Noob questions about headset theory- Mtbr.com
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  1. #1
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    Noob questions about headset theory

    Headsets seem to perform a fairly basic function, but there is a wide range of them between $20 and $200+.

    1. What makes one headset better than another?
    2. Which features are most important for fatbikes, particularly for fatbiking in the snow and cold?

  2. #2
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    Quote Originally Posted by BowHopper View Post
    Headsets seem to perform a fairly basic function, but there is a wide range of them between $20 and $200+.

    1. What makes one headset better than another?
    2. Which features are most important for fatbikes, particularly for fatbiking in the snow and cold?
    I too wonder the same. I have been debating upgrading from a cane creek 40 to a Chris king headset but wanted to know what the differences were (other than pretty colors).

  3. #3
    Kick Start My Heart
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    Now here's a question i have been to afraid to ask. Please advise us.

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  4. #4
    Fat & Single
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    I'll go out out on a limb here and give my take on it.

    Is it worth upgrading from a $40 10 series Cane Creek or a $60 40 series to a 110 at $140 ? I personally would go for a med to high end headset from the kick off but i definately would not upgrade a headset just for the sake of it. If i had an average headset my bike and it failed i would probably buy a better one.

    Heres what you could expect for the extra money.....

    Lighter,
    Better seals,
    Better bearings,
    Better finish,
    Better design to reduce weigh and increase strength.
    Tighter tolerances,
    All parts replaceable.
    And in the case of the CC110, a 110 year no questions asked warranty.

    Personally i always buy Hope and ive never had a problem. In most cases you do get what you pay for.
    Santa Cruz Hightower LT Evil Following Trek 9.9 Superfly SL IndyFab Deluxe 29 Pivot Vault CX Cervelo R3 Disc

  5. #5
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    I go with Hope too. Hits my quality : price sweet spot.

    It comes down to quality. If you ride your bike alot. Your headset, BB, and hubs, are going to take abuse. The better the fit and sealing. The longer they will last. In the case of headsets the fact that they are a pain to fit, and are very very visible. Convince people to spend a little extra perhaps.
    A big boy did it, and ran away.
    62*28'

  6. #6
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    One more thing.. Cheap headsets have a habit of indexing.. Where the balls form dents in the cups and you get this aweful notching as the balls roll from one dent to the next as you turn the bars.. I think the better headsets don't ever do this.. And the really expensive ones are more about the 'bling' ... and how much you love your bike..

    DJ

  7. #7
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    In theory no cartridge bearing headset should index. But the slightest misalignment greatly effects longevityof the whole thing.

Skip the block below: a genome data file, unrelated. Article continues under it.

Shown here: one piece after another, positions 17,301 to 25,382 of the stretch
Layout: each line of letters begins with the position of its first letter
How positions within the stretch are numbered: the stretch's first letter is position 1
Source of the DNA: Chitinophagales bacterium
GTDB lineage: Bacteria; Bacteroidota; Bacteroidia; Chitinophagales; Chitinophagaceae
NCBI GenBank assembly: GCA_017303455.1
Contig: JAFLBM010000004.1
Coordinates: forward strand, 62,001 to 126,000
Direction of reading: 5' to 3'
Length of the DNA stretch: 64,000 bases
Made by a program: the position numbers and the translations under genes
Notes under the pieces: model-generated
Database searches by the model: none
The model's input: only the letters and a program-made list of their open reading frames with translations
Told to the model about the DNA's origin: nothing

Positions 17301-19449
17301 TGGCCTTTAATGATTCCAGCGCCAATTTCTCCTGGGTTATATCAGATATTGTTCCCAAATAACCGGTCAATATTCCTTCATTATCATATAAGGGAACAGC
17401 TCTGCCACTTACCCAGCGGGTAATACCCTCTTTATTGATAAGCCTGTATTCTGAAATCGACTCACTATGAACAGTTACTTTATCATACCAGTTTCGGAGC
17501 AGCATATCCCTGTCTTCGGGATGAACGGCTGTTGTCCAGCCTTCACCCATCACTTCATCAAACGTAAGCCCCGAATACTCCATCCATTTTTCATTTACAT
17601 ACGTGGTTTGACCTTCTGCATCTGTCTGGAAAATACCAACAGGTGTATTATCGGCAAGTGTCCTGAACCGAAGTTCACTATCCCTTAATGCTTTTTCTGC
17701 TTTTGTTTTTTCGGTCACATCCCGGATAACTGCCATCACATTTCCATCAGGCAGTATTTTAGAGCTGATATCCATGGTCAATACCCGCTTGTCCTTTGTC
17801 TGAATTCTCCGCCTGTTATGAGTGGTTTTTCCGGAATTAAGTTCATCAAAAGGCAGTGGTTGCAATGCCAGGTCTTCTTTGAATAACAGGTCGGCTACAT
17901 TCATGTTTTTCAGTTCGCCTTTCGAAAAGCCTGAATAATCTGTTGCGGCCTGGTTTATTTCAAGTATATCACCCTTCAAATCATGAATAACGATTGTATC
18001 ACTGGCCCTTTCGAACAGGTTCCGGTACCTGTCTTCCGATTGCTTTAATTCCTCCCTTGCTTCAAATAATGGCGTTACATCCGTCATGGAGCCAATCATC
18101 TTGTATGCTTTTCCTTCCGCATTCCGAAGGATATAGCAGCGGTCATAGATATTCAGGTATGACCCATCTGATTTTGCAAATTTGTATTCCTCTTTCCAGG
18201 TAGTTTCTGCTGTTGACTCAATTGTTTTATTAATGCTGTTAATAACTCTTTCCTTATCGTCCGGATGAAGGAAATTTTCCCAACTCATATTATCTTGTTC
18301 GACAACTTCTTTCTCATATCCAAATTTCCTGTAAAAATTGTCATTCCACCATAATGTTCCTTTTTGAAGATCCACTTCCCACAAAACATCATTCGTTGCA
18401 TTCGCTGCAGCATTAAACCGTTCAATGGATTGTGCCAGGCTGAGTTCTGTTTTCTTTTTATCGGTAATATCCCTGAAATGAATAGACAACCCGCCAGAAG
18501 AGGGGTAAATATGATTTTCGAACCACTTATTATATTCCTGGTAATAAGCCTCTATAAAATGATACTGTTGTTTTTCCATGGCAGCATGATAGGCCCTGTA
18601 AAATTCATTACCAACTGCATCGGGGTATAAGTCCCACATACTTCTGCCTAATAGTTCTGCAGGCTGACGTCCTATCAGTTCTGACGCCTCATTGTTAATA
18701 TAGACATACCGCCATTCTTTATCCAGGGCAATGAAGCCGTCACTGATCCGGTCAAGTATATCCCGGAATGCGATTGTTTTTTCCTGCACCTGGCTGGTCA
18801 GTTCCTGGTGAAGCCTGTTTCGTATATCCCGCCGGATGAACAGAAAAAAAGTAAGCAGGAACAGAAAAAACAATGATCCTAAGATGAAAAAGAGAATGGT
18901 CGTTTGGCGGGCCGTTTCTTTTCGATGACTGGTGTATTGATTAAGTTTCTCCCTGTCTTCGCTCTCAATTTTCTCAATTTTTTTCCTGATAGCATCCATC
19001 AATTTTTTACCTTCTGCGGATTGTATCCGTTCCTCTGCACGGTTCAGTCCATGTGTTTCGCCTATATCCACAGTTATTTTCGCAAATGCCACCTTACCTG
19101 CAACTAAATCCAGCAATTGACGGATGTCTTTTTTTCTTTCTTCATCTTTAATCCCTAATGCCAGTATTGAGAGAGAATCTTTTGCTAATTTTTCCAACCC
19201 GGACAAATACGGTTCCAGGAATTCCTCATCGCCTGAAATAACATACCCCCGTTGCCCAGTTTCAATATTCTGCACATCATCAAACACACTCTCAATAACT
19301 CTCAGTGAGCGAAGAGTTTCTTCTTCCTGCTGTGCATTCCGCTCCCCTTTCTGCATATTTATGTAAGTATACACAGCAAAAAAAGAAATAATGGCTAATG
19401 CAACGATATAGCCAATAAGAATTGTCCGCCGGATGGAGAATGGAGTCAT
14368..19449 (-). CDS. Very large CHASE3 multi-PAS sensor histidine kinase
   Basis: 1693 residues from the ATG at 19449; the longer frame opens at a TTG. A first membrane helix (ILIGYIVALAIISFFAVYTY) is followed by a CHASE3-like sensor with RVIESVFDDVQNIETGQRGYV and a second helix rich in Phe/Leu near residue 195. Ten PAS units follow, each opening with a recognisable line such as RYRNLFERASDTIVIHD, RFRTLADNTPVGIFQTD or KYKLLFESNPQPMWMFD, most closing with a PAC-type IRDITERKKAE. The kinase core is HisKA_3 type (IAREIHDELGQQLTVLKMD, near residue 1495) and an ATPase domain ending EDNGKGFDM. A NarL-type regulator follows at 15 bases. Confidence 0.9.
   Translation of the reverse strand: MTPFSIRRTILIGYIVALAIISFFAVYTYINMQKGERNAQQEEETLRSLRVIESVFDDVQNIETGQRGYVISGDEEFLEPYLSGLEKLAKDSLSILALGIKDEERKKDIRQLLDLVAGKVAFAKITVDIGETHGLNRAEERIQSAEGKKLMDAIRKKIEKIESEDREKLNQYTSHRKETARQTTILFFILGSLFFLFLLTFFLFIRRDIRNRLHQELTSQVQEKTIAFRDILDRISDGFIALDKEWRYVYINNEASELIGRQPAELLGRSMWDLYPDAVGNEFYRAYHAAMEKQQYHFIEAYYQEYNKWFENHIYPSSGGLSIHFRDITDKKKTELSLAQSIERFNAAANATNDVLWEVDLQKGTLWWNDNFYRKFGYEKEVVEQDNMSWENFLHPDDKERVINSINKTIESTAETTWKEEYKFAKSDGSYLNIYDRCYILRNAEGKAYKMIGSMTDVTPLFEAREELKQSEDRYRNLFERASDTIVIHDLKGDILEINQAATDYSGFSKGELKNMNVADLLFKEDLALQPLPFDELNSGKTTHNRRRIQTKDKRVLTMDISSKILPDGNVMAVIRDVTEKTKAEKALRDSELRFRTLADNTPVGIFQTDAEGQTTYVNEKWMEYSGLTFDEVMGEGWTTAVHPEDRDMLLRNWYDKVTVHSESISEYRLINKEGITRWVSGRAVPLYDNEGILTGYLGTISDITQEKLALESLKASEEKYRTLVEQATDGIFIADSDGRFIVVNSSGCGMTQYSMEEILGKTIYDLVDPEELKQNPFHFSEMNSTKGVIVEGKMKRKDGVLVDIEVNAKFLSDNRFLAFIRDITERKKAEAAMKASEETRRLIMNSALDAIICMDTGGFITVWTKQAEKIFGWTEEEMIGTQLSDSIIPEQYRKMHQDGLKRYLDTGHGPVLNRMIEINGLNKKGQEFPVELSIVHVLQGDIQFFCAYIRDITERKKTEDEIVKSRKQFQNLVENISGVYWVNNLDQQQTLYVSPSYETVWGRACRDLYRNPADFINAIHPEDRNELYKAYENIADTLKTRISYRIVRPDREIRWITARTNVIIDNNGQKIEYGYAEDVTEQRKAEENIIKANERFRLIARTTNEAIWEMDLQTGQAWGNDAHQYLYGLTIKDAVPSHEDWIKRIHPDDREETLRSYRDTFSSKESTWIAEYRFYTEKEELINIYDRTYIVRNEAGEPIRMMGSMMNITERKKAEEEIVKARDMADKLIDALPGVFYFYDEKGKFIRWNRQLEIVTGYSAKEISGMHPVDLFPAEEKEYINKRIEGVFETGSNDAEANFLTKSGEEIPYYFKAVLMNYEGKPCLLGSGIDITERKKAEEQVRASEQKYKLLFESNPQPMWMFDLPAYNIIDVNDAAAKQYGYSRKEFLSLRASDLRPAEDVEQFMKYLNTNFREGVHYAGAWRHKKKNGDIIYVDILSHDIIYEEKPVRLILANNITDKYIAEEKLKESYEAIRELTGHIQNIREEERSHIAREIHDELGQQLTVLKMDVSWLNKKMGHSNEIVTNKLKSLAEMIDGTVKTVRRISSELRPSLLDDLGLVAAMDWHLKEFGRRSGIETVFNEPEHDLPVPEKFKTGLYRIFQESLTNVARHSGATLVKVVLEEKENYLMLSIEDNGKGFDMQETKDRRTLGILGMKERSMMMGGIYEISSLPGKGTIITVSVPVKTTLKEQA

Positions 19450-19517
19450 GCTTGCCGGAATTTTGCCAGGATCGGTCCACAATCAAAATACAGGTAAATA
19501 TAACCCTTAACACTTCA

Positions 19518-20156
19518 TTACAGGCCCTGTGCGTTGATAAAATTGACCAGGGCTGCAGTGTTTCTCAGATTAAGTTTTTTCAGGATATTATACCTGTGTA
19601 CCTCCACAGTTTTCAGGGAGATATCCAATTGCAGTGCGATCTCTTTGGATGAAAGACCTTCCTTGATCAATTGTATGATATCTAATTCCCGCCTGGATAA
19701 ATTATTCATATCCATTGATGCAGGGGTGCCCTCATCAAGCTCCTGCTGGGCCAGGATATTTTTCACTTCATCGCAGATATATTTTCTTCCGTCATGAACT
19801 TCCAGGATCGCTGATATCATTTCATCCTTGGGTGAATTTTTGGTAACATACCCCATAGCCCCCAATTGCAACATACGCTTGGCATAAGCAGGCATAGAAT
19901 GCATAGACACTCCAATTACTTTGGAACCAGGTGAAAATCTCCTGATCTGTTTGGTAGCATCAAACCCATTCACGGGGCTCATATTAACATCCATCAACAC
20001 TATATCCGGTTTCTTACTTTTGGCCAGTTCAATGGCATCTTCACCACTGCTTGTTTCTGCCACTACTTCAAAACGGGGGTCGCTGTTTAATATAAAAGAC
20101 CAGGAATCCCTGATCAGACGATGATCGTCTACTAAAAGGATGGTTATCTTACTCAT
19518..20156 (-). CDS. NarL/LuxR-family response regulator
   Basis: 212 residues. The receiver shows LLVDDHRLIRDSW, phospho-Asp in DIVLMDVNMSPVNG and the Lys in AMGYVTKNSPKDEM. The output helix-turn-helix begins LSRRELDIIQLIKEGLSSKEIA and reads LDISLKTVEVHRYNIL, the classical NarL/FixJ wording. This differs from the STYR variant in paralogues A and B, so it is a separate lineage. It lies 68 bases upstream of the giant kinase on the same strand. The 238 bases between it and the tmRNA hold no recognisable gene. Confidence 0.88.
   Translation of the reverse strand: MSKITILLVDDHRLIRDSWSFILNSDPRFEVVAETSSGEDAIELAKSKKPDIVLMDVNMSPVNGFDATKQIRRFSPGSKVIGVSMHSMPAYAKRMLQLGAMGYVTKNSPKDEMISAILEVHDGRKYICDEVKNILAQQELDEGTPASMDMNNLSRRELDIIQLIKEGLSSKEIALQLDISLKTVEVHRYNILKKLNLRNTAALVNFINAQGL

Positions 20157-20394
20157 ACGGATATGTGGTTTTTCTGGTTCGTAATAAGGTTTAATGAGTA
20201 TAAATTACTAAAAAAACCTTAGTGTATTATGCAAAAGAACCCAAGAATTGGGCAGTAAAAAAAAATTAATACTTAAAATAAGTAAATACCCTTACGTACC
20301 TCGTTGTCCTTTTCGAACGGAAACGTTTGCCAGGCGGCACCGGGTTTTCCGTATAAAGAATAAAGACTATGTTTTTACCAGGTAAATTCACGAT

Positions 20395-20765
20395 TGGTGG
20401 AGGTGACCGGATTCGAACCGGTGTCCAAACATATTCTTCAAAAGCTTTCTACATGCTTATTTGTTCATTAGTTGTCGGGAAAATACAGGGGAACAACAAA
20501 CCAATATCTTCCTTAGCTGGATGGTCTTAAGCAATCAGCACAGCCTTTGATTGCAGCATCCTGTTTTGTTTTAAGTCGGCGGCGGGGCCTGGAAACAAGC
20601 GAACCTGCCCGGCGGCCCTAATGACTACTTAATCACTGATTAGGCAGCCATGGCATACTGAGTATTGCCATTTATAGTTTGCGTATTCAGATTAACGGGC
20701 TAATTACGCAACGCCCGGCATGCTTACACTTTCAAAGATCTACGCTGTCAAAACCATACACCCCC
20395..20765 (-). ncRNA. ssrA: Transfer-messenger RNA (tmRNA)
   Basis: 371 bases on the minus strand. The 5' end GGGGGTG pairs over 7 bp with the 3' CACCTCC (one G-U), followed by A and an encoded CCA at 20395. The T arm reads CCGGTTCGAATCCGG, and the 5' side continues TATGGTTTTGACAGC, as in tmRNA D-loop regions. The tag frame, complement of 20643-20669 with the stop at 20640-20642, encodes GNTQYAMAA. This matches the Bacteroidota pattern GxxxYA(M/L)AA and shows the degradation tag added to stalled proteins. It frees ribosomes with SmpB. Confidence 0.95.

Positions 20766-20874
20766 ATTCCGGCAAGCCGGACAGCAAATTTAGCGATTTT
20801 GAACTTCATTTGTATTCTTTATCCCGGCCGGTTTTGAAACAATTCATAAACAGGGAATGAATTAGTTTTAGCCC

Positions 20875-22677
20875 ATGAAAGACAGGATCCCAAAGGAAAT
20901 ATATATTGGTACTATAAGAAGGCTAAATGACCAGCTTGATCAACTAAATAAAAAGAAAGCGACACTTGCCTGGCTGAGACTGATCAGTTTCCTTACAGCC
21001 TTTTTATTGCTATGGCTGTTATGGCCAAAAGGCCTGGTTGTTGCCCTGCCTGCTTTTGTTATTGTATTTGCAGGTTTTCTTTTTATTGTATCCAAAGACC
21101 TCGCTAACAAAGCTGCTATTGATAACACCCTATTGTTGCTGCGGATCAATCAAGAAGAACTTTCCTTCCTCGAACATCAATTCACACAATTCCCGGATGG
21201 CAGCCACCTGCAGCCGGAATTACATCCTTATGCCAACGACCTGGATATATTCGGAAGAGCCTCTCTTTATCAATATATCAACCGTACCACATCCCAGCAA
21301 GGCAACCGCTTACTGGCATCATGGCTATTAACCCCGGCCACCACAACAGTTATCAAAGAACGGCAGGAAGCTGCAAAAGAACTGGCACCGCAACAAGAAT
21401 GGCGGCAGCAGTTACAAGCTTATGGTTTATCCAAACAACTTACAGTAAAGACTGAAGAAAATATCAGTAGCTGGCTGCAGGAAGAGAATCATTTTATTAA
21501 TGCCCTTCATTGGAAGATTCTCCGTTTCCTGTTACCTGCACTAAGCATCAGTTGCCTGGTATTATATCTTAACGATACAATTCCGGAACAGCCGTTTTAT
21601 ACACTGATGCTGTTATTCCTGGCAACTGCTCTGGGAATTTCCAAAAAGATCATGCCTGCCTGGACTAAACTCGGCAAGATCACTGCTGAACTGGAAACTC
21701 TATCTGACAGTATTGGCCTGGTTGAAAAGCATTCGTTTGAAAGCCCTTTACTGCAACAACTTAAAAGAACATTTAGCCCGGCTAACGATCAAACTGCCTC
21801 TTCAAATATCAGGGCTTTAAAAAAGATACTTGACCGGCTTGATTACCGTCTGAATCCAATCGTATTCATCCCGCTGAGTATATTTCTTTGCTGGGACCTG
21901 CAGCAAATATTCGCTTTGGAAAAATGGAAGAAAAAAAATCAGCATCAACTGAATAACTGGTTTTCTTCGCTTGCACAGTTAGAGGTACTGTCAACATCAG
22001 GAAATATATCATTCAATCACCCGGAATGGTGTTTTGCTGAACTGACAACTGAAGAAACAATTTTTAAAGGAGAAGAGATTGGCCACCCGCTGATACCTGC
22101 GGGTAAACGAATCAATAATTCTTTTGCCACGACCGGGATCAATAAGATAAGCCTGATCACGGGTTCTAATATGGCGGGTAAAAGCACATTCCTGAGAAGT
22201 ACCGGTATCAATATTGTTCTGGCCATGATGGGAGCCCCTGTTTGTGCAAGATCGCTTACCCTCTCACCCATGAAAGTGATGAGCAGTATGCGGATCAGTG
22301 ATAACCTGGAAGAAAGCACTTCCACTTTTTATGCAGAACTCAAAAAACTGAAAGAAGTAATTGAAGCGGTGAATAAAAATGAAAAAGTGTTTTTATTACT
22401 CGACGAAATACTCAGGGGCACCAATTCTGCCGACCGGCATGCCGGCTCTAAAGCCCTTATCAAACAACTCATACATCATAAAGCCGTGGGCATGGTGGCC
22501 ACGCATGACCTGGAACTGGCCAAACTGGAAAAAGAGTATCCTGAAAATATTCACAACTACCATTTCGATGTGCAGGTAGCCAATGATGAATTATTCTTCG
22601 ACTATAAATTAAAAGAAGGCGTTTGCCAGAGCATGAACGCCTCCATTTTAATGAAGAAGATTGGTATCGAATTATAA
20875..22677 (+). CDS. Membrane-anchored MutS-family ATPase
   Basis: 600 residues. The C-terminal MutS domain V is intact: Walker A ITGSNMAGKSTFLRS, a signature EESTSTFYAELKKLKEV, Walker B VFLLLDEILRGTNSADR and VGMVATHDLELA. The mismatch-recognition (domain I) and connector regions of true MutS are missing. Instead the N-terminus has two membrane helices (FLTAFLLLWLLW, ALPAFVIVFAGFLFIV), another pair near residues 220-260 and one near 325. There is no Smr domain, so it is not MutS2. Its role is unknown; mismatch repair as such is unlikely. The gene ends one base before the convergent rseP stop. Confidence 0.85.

Once you get beyond a certain price point and quality. The law of ever decreasing returns makes it simply a case of bling as you say.
    A big boy did it, and ran away.
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  8. #8
    Fat & Single
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    Bling is good if you can afford it.

    The increasing amount of internal/integrated headset frames might do away with the bling factor as its basically gone and hidden the KING or 110 logos
    Santa Cruz Hightower LT Evil Following Trek 9.9 Superfly SL IndyFab Deluxe 29 Pivot Vault CX Cervelo R3 Disc

  9. #9
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    I have had all manner of headsets from threaded to threadless, from used cheapie to brand new chris king.

    I've never had a problem with any headset. Ever. The cheapies perform as well as the chris king. They all require the same occasional maintenance. Which is to say, once a year, add some grease.

    over thousands of miles in all weather, I have never had a headset go bad.

    Headsets are like helmets- they all do the exact same job and they all do it pretty well. The more expensive you get, you get features like color and lighter weight, but not much else. It's pretty easy to put a lifetime warranty on a headset- it's not a part that fails often.

    Kings are great. they're beautiful, they're made in America and the company that makes them actually gives a damn about the environment- that's worth a lot. As a mechanical device, I can't say they're better in any way you'd actually feel on a bike when riding.

  10. #10
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    Quote Originally Posted by BowHopper View Post
    Headsets seem to perform a fairly basic function, but there is a wide range of them between $20 and $200+.

    1. What makes one headset better than another?
    2. Which features are most important for fatbikes, particularly for fatbiking in the snow and cold?
    I buy mid-range $40 headsets from FSA and Cane Creek for my bikes. I've never had a failure. The one in my Pugs was still fine after 4yrs of snow/sand/dirt abuse.
    Safe riding,

    Vik
    www.vikapproved.com

  11. #11